Think you're doing your waistline a favor by replacing a handful a chips with pretzels, or eating things labeled "no" or "low" fat? Ah, guess again....
Some of those well-intentioned food swaps are not having the intended effect; in fact they're part of that weight gain you don't understand when you're trying so hard.
Bad Swap 1: Granola for Cereal
"People think granola has to be healthy. However, not all granolas are alike. It can be loaded with sugar or fat, and one cup can carry 400 calories” cautions Joan Salge Blake, author of Nutrition and You, and clinical associate professor, Boston University.
Read your labels and compare sugar, salt and fat amounts. (Recommended daily allowances for all three can be found at Health.gov.) Getting good marks from nutritionists are sites like Eat This, Not That! which guides you to the healthful options. Better yet, start your morning with a cup of low-sugar whole-grain cereal. If you want, lightly sprinkle granola on top for added crunch and flavor.
Bad Swap 2: Pretzels for Potato Chips
These two hold the same amount of calories, so you aren't doing yourself any favors. "Your best bet for this kind of snack is popcorn because it is a whole grain:' says Blake. But instead of drowning the popcorn in melted butter, sprinkle it with spices. Choose spice blends that don't contain salt.
Bad Swap 3: Wheat Bread for White Bread
As with all packaged food items, read the labels and make sure that the bread contains 1OO% whole wheat. "Wheat bread, without the whole wheat ingredient, could be processed and refined with added caramel for color. That's as unhealthy as white bread" says Salge Blake.
When choosing bread and cereals, look for whole grain or whole wheat as the first ingredient. Whole grains are richer in nutrients and fibers, and satisfy sooner. Also, a new study published in in the American Heart Association's journal Circulation shows that eating at least three servings of whole grains every day could significantly lower your risk of early death (that sounds good!...).
Bad Swap 4: Fat-Free Candy for Dark Chocolate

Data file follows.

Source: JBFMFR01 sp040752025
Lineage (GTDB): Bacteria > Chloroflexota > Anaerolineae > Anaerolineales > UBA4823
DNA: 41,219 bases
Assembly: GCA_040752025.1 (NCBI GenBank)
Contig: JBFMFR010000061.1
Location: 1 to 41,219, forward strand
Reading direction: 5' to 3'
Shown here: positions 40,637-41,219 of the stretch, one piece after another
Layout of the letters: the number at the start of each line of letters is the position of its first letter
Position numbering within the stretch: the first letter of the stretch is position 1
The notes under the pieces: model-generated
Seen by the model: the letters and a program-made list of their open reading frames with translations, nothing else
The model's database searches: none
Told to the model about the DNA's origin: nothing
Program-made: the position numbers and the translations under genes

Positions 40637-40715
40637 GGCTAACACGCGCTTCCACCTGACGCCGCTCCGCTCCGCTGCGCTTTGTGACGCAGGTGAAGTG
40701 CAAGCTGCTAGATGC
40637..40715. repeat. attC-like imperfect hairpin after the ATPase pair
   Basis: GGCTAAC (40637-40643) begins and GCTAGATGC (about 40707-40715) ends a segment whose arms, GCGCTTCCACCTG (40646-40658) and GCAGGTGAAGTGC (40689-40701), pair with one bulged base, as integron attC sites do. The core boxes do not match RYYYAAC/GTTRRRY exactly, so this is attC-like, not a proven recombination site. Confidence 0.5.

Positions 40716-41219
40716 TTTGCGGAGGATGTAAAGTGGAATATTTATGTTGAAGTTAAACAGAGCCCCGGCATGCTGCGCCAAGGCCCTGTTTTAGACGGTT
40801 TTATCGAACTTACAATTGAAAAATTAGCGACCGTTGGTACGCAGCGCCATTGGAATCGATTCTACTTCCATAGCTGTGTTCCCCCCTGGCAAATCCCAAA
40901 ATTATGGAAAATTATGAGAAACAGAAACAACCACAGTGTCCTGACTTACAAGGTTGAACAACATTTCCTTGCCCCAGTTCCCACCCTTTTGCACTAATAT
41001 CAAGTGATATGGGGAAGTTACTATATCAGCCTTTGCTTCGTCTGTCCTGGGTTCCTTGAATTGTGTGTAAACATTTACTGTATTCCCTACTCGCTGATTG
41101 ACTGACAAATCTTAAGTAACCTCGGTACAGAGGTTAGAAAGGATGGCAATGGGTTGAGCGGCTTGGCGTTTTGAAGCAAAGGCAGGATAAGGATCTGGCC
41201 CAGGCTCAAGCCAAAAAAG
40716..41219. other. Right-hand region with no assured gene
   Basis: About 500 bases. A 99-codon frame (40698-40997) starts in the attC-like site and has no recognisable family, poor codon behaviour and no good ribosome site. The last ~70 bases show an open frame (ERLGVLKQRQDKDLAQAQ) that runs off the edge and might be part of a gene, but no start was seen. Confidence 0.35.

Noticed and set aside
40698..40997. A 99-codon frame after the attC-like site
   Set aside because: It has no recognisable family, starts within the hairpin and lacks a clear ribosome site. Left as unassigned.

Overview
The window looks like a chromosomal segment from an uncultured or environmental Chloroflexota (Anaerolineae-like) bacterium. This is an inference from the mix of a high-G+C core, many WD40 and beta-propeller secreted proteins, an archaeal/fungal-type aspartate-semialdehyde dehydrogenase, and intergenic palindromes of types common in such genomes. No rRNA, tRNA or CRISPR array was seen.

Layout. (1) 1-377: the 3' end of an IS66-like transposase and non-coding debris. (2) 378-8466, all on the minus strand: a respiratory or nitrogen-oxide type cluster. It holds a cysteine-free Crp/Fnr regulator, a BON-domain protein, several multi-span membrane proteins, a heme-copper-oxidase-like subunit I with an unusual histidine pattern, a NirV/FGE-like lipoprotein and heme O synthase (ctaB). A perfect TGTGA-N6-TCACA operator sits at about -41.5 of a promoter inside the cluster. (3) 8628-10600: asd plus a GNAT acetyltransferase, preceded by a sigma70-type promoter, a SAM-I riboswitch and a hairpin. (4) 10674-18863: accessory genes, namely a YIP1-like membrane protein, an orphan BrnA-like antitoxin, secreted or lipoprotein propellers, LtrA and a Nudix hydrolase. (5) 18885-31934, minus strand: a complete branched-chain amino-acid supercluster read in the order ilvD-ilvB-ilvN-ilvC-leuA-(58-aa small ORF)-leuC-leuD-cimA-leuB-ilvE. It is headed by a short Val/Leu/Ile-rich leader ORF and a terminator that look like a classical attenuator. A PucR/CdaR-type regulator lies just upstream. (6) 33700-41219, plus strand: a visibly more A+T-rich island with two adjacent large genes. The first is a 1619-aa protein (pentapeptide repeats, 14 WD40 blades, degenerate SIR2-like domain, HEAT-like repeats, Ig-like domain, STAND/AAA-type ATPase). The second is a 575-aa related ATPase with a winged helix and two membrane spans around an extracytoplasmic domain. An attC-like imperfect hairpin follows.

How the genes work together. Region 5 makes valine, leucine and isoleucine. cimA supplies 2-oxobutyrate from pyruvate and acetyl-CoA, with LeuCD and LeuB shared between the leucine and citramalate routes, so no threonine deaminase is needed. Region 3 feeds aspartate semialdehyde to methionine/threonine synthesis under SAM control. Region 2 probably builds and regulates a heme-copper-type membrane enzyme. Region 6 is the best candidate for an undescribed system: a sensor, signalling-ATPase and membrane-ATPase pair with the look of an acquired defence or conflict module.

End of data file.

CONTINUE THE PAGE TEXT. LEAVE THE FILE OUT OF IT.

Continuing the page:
"A lot of people confuse fat-free with calorie-free, when in fact, fat-free products can be high in sugar" says Bonnie Taub-Dix, author of Read It Before You Eat It, and founder of BetterThanDieting.com. And, recent studies have blamed excess dietary refined sugar for an increased risk of cardiovascular disease and diabetes.
If you need a sweet fix, try a small but satisfying piece of dark chocolate and take your time with it. Studies have indicated that it may also come with certain health benefits such as lowering blood pressure, reducing blood clot risks and decreasing LDL ("bad") cholesterol oxidation.
Bad Swap 5: Olive Oil for Butter
Yes, olive oil is healthier for you than butter (which is higher in saturated fat), but calorie-wise, it weighs in at 2,000 calories a cup. "When you are cooking with oil, if you use a quarter cup of oil, that's five hundred calories on probably fifty-calorie vegetables" points out Taub-Dix.
Opt instead for flavoring with herbs and spices. Better yet, use mashed avocado as a source of fat - it's loaded with monounsaturated fat, the "good" kind that helps lower "bad" cholesterol. You can bake with it or use in place of mayonnaise and butter in salad dressing.
Bad Swap 6: Vitamin Drink for Soda
In fact, both will cause you to pack on the pounds and can strip your energy because they are so high in sugar. The added vitamins may entice you, but the health benefit is not worth the calorie hit.
Replace with calorie-free flavored or plain water. If you need the caffeine boost, drink unsweetened iced tea. Taub-Dix also recommends making a 'mock' sangria by adding fresh fruit to seltzer: "You'll get an energy boost by eating the fruit at the end."
Bad Swap 7: Energy Bars for a Sandwich
If you are searching for healthful on-the-go snacks, think twice about those energy bars. They can have loads of calories and added sugar. Instead, pack an almond butter sandwich on whole grain. "It's much cheaper, doesn't need refrigeration and has a lesser amount of sugars" says Taub-Dix. Plus, almond butter and whole grains provide filling protein and fiber for a long-lasting energy boost.
Sometimes, it's smarter for your waistline to eat the sandwich...what makes the difference is what's in it.
Finally, the reverse swap from me...
Swap 8: Swap highly processed foods with many additives for the purer version
As the nutritional saying goes, "if a product lists lots of ingredients you can't pronounce, don't buy it." Those additives and chemicals are sitting in your gut making lots of mischief from never-ending bloating to weight gain.
You have been officially alerted....